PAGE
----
I have often wondered how my mother lived such a long life, and aside from severe arthritis, a relatively healthy life.

My mother was seldom lonely.

She made it her mission in life to befriend strangers, to surround herself with people about whom she cared and who cared for her. She lived connected to a vast network of family and friends. And though there were times we worried about her mental health and her ability to cope with life’s ups and downs, her resilience and ability to make meaningful relationships where ever she was, her habit of always giving back in whatever way she could, kept her safe and secure to her final day.

Many older people are not so fortunate. Nor connected. As we age, so too does our close community. This can lead to feelings of loss, loneliness and isolation. These feelings can be exacerbated by life circumstances such as transitions to retirement and accompanying loss of identity, ill health, loss of a spouse or friends, mobility problems, vision and hearing loss, lower income, residential changes, and changes in access to transportation.

And, when we’re feeling lost and alone, when we fear we have no one we can safely reach out to, our mental and physical well-being are at risk.

We live in a diverse society. Not just gender, race, faith, sexual orientation and culture but age too. As in other developed countries, Canada’s population is aging. The number of Canadians aged 65 and older will rise from 14% (4.8 million) in 2010 to 25% (10.4 million) by 2036 (Statistics Canada, 2010). By 2056, 1 in 10 Canadians will be aged 80 or older (Martin-Matthews, 2011).

We are also living longer and continuing to make meaningful contributions to society well beyond the socially accepted retirement age of 65.

To ensure we capitalize on the age diversity that exists in society today, we must ensure our policies, programs, services and structural facilities are designed to promote social inclusion, connection and belonging. To capitalize on the significant contributions older generations are making and will continue to make for the common good, we must not limit their potential.

My mother was 97 when she took her last breath. If she had one regret, she used to say in her soft, lilting voice, it was that she hadn’t accumulated great wealth to leave behind for her children and their children.

She need not have any regret. What she left us is far more valuable. She left us knowing we belong to one another and an appreciation for the power of social connection.

Will We? Can we? Change.

This is the view from where I sit in the mornings, meditating, writing, watching squirrels scamper in the trees, the river flow past.

The view is cloudy these days. Smoke-filled molecules saturate the sky with ash and toxins.

Yesterday, I uncovered the furniture on the deck. No rain is forecast.

The air is too smoky to sit outside. I covered the furniture up again this morning. I don’t want to collect toxin-laden molecules in its cushions.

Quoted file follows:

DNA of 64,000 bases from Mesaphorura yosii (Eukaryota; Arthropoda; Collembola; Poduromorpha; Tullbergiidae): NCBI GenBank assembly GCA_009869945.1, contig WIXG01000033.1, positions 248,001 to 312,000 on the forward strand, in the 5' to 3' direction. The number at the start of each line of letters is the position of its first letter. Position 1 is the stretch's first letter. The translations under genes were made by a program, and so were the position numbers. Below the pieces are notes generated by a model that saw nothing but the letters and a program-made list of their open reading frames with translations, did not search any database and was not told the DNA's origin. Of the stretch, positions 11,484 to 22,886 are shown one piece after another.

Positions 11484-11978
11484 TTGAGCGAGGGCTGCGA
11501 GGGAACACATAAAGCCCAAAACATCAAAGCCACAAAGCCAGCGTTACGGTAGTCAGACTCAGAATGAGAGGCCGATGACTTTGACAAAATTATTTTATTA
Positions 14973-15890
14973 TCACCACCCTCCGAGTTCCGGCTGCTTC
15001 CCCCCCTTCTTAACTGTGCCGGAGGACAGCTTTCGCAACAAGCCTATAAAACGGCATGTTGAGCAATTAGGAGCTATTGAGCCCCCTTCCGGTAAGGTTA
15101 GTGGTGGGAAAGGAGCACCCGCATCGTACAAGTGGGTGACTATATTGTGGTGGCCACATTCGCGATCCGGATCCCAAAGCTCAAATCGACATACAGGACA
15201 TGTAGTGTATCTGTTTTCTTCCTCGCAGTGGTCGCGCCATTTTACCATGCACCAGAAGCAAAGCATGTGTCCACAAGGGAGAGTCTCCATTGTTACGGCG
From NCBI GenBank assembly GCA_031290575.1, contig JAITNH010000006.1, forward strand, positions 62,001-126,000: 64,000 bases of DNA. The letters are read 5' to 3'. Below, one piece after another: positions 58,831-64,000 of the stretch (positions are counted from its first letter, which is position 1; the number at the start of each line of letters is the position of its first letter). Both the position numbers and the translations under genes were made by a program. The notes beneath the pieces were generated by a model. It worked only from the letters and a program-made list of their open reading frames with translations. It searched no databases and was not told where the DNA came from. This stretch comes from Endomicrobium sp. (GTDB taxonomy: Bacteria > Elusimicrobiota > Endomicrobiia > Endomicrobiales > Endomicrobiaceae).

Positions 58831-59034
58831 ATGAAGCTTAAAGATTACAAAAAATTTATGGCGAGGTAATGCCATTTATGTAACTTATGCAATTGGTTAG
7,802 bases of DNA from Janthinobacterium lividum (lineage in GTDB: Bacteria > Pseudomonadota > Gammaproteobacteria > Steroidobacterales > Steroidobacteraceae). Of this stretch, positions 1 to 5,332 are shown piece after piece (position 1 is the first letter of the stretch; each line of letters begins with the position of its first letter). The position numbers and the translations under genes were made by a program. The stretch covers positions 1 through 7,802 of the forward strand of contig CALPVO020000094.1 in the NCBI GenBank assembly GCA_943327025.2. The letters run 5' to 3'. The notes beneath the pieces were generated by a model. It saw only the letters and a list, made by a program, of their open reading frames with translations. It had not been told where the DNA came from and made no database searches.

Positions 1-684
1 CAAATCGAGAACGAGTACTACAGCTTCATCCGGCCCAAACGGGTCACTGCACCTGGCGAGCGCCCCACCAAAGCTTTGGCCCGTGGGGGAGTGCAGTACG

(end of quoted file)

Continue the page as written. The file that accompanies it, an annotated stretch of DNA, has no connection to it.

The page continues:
There is no reprieve in sight. Wildfires continue to burn. To the south. The north. West and east.

I fear Mother Nature’s desperate pleas for help remain unheeded.

My days remain unchanged. I write and paint and walk with Beau along the river. I spend time with my beloved. We see friends a bit more now. I hugged my daughter yesterday. We don’t have to wear masks everywhere anymore. I still carry mine in my purse and car. In jacket pockets. I want to be safe and be a safe person to be around.

It is summer in the city. A different summer every year. Of note, each year feels marked by more and more days of smoke-laden air and time spent indoors with windows and doors tightly closed.

And I am reminded again. We must each do our best to pull ourselves back from the abyss of environmental disaster.

Yesterday, I read up on incandescent versus fluorescent and LED lightbulbs. I spent the afternoon ensuring there are no incandescent anywhere lightbulbs in our home.

A friend mentioned using only bar soaps – from laundry to dishes to hands to hair – she has dispensed with all plastic containers in her home.

There’s always something more I can do to make a difference.

I must keep reading up on possibilities.

Yesterday, I also read about why the sun glows red in smoke-filled skies – red rays are longer and stronger than blue rays, thus, are more adept at travelling further through the smoke-filled sky.

It was that thought which inspired the poem below. That, and the weekly prompt from Eugi’s Causerie.

Eugi's Causerie Prompt 

Your Weekly Prompt –Petals – July 29, 2021

“The soul has words as petals” – Edmond Jabes

Go where the prompt leads you and publish a post on your own blog that responds to the prompt.

It can be any variation of the prompt and/or image. 

Please keep it family friendly. This needs to be a safe and fun space for all.

Again, as always seems to happen, I had no idea where the prompt would take me until I was done.

There is a melancholy in my writing this morning. A yearning for clear blue sky and fresh air. I want to be more upbeat, promising, hopeful. I struggle.

I am hopeful. I’m also leery. Can we? Will we do what must be done to step back from the edge?

Can we? Will we? Change.

Sky Coughs. Ash Falls.
by Louise Gallagher

Heat rises
day breaks
through night
sunrise bruises the horizon
in rose petal colours
of crimson, gold and purple
blue light fades
like a memory
vanishing
into long ago days
spent languishing under a summer sky
unblemished
by smoky clouds
drifting languorously
away 
from earth’s forests
burning
red
hot.

In the distance 
an engine backfires
a car travels west to east
over the bridge
towards city centre
carrying its lone occupant
to a job
buried deep
within a towering building
reaching 
greedily
for the sky.

Above,
sky coughs
ash falls
like a symphony of petals
tumbling
silently
to the ground
covering the earth
in summer's finest snow.